On Tuesday night, ESPN aired Barry Levinson's The Band that Wouldn't Die, the second installment of its 30 for 30 documentary series. Levinson's film tells the story of the Baltimore Colts' marching band, a group that continued marching in Baltimore even after the team relocated to Indianapolis in 1984. While we were watching the grim tale of sports franchise relocation, we wondered what other moves almost happened, but fell through. Here are a few moves that nearly changed the landscape of sports:
1 & 2. The Seattle White Sox (or Florida White Sox)
That deal quickly fell through, but the team came even closer to leaving Chicago in 1988. After failing to secure funding for a taxpayer-supported new stadium, the team's ownership group eyed St. Petersburg as a potential new landing spot. Fans in Florida even started printing Florida White Sox shirts as it became increasingly clear the Sox would be moving to the Sunshine State. Indignant Chicago fans inundated St. Petersburg Mayor Robert Ulrich's mailbox with dirty pairs of white socks to let him know those were the only pieces of pale hosiery he'd be getting. Eventually, though, the state legislature relented in an eleventh-hour deal that saved the team $60 million in new construction costs and kept the White Sox in Chicago.
3. The Saskatoon Blues
Obviously, Ralston Purina was hot to sell the team, and they found a buyer in Edmonton Oilers founder Bill Hunter. Hunter and his investment group planned to buy the team and move it to hockey-crazed Saskatoon. The NHL wasn't too keen to lose a big market like St. Louis, though, and nixed the deal. Eventually businessman Harry Ornest bought the team and kept it in St. Louis.
4. The St. Louis Patriots
Not everyone was trying to get out of St. Louis, though. In 1992, St. Louis native James Orthwein bought the New England Patriots with the hope of moving the franchise to his hometown. Orthwein, who was the great-grandson of Anheuser-Busch founder Adolphus Busch, never got his relocation act together, though, and in 1994 he sold the team to current owner Robert Kraft.
5. The Louisville Rockets
At the beginning of this decade, the Houston Rockets briefly flirted with a move to Louisville, KY. Although the move never got all that close to happening, it was memorable thanks to a rumor about the team's potential Louisville arena, a Kentucky Fried Chicken-sponsored home called "“ what else? "“ "The Bucket."
6 & 7. The Toronto Oilers and Edmonton Maple Leafs
Teams swap players all the time, but swapping cities? It almost happened in the NHL in 1980. At the time the Toronto Maple Leafs were hemorrhaging money with a lousy roster, and the Edmonton Oilers had a stacked squad that would end up winning five Stanley Cups over the course of the next decade.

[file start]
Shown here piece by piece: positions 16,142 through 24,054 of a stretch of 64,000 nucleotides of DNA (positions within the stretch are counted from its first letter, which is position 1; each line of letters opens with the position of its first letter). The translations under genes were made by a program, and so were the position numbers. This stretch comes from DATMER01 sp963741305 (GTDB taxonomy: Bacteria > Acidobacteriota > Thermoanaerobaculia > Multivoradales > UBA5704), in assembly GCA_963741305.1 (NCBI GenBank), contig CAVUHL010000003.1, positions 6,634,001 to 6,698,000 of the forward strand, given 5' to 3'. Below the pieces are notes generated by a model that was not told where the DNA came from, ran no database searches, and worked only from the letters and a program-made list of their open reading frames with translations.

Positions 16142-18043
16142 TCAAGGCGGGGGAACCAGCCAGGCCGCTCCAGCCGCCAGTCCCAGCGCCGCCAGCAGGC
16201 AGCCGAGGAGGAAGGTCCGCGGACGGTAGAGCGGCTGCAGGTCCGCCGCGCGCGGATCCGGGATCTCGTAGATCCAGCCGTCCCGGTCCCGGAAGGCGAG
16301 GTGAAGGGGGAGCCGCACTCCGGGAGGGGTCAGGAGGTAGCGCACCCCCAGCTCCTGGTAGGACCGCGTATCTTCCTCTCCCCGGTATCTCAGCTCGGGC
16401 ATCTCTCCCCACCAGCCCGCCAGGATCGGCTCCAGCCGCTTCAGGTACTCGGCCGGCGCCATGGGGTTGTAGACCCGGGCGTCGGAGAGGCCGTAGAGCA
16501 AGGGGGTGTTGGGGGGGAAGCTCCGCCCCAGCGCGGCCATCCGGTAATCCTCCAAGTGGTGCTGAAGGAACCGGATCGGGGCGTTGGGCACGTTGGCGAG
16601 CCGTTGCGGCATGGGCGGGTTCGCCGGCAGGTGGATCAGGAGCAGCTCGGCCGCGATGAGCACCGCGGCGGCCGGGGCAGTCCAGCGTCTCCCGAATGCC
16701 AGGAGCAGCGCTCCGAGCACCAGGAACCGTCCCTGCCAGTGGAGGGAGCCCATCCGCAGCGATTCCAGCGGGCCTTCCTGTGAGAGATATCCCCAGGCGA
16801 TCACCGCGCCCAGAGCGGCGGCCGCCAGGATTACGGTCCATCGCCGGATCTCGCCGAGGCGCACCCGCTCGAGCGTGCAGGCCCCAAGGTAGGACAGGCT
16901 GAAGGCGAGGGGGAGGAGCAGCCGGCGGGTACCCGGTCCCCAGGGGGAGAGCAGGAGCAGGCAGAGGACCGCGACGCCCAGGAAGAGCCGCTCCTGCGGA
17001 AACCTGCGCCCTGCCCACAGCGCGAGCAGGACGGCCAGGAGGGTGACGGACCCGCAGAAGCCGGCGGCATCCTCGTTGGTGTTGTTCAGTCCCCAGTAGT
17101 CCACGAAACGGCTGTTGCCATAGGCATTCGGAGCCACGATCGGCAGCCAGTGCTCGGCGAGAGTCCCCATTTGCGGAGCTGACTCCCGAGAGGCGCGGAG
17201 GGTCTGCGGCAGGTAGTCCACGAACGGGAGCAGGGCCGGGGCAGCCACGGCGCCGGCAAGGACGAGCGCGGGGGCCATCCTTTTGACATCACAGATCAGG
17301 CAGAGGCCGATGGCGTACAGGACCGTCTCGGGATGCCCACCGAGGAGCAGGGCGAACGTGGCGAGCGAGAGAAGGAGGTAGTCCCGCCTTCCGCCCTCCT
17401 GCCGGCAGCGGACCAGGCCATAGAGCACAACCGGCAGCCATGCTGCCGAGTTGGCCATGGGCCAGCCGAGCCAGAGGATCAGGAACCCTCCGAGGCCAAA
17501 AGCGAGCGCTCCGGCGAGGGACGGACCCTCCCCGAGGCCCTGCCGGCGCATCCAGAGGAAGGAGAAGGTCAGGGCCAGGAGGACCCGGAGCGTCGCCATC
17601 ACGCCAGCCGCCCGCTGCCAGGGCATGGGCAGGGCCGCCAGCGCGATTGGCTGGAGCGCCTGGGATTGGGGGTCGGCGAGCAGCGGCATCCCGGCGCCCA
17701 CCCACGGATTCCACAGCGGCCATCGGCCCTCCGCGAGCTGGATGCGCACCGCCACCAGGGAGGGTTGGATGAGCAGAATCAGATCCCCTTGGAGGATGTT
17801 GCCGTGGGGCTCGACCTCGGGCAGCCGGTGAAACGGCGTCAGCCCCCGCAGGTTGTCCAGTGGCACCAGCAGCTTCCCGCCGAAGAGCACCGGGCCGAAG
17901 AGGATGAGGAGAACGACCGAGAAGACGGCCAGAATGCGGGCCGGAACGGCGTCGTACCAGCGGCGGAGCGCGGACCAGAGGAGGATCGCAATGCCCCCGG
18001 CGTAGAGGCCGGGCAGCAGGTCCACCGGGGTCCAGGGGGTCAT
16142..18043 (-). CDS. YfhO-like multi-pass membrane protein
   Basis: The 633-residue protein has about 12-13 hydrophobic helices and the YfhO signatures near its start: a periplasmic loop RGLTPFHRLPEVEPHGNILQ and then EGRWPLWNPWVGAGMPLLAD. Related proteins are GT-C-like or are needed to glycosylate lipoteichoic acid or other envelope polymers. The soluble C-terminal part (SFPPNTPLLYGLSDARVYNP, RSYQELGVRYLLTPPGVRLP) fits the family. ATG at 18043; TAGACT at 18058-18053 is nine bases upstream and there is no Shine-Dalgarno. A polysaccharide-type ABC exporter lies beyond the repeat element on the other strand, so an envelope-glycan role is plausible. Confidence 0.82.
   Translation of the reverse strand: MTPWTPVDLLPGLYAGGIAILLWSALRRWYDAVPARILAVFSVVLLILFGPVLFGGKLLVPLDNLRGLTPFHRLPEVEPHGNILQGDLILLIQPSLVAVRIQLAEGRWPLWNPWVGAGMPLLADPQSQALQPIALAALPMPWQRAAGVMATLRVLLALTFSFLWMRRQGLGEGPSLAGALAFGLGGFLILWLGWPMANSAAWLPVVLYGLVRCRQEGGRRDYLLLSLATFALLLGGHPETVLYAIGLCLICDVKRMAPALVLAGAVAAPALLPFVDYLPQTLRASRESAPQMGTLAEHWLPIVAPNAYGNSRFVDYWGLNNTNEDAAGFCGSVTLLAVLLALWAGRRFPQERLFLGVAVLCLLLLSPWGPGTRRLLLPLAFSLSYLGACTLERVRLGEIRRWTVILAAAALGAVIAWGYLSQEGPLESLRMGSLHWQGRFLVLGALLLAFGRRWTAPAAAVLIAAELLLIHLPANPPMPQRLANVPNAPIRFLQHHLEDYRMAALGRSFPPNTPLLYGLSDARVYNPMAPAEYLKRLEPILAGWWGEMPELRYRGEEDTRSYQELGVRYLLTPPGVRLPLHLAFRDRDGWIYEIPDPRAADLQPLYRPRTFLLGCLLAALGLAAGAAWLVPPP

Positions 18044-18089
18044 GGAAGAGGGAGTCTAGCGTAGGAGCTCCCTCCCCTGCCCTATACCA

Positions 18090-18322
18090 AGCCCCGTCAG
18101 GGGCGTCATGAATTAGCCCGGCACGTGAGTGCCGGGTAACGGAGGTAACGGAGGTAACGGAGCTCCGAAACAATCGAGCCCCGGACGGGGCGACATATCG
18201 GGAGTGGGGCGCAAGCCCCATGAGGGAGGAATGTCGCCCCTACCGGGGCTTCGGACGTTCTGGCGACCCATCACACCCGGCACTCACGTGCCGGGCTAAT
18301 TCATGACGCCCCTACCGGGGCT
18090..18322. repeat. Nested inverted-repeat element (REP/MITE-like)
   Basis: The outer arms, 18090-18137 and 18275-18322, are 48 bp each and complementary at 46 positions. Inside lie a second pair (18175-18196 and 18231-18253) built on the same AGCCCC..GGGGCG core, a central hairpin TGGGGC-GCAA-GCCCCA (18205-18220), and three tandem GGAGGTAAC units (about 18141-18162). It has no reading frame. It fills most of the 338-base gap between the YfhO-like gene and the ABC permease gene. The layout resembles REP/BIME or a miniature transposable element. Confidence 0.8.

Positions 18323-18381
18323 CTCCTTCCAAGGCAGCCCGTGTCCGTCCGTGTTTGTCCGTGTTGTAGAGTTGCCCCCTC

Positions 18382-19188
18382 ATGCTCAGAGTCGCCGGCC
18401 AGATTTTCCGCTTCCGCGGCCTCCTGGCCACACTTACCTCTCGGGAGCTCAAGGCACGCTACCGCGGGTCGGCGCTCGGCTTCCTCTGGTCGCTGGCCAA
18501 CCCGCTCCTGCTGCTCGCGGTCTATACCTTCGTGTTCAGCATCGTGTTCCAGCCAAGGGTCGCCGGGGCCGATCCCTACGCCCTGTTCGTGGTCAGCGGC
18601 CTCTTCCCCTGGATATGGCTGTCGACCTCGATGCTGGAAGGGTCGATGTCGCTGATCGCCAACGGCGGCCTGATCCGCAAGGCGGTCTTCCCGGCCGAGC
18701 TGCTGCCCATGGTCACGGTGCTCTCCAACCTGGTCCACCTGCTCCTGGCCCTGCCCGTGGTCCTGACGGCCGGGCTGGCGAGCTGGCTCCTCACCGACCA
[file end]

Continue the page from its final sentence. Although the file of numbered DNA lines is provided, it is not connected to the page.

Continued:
According to Oilers owner Peter Pocklington, Leafs owner Harold Ballard called him up with a novel proposition: the teams would simply swap markets. The Oilers would move to Toronto and pay Ballard $50 million in cash for slipping into the bigger market, while the Leafs would take the Oilers' old spot in Edmonton. Pocklington wrote in his autobiography that he was all for the move, but Ballard got cold feet and backed out at the last minute.
8. The Memphis Hornets
The Memphis Grizzlies are right up there with the Los Angeles Clippers in the race for the dubious title of the NBA's biggest laughingstock, but they won at least one major battle this decade. On March 26, 2001, both the then-Vancouver Grizzlies and the moribund Charlotte Hornets applied to relocate to Memphis. When the NBA granted the Grizzlies the right to move to Elvis' old city, the Hornets had to scramble to find another landing place. After eyeing Norfolk, Louisville and St. Louis, the Hornets settled for New Orleans and moved to the Big Easy for the start of the 2002-2003 season.
And the Time the Colts & Rams Swapped Deeds
Who needs to swap cities when you can just swap deeds? It happened with the Colts and the Rams in 1972. Colts owner Carroll Rosenbloom was tiring of owning an NFL team in Baltimore thanks to his squabbles with the local media and the Orioles' ownership. He did like owning a team, however. Rather than move the team, Rosenbloom would just have to get creative.
Enter Robert Irsay, who was considering becoming a minority owner in any deal to buy the Colts. Irsay and Rosenbloom came up with a clever way to make everyone happy: Irsay would buy the L.A. Rams. Irsay then traded the deed to the Rams for the deed to the Colts and $3 million in cash. Just like that, the teams changed hands without moving an inch. Irsay, of course, would become Baltimore's number one public enemy in 1984 when he moved the Colts to Indianapolis.
[Mayflower/Baltimore Colts image credit: Lloyd Pearson, Baltimore Sun]